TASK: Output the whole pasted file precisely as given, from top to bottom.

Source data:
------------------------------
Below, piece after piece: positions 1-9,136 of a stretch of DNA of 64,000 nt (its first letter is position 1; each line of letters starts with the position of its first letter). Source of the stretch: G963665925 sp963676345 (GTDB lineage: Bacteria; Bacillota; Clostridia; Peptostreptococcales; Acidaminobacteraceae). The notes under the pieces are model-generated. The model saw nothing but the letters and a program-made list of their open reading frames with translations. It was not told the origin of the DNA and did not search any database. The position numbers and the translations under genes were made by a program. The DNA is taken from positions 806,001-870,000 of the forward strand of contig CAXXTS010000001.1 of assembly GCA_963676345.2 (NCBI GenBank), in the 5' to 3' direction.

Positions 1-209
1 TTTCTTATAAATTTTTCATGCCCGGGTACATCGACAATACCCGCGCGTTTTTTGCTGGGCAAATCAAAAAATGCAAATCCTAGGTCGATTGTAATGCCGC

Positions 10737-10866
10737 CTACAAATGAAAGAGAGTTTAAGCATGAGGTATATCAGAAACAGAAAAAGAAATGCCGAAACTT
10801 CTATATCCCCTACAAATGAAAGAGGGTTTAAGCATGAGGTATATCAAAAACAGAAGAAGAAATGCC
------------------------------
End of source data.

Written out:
Below, piece after piece: positions 1-9,136 of a stretch of DNA of 64,000 nt (its first letter is position 1; each line of letters starts with the position of its first letter). Source of the stretch: G963665925 sp963676345 (GTDB lineage: Bacteria; Bacillota; Clostridia; Peptostreptococcales; Acidaminobacteraceae). The notes under the pieces are model-generated. The model saw nothing but the letters and a program-made list of their open reading frames with translations. It was not told the origin of the DNA and did not search any database. The position numbers and the translations under genes were made by a program. The DNA is taken from positions 806,001-870,000 of the forward strand of contig CAXXTS010000001.1 of assembly GCA_963676345.2 (NCBI GenBank), in the 5' to 3' direction.

Positions 1-209
1 TTTCTTATAAATTTTTCATGCCCGGGTACATCGACAATACCCGCGCGTTTTTTGCTGGGCAAATCAAAAAATGCAAATCCTAGGTCGATTGTAATGCCGC

Positions 10737-10866
10737 CTACAAATGAAAGAGAGTTTAAGCATGAGGTATATCAGAAACAGAAAAAGAAATGCCGAAACTT
10801 CTATATCCCCTACAAATGAAAGAGGGTTTAAGCATGAGGTATATCAAAAACAGAAGAAGAAATGCC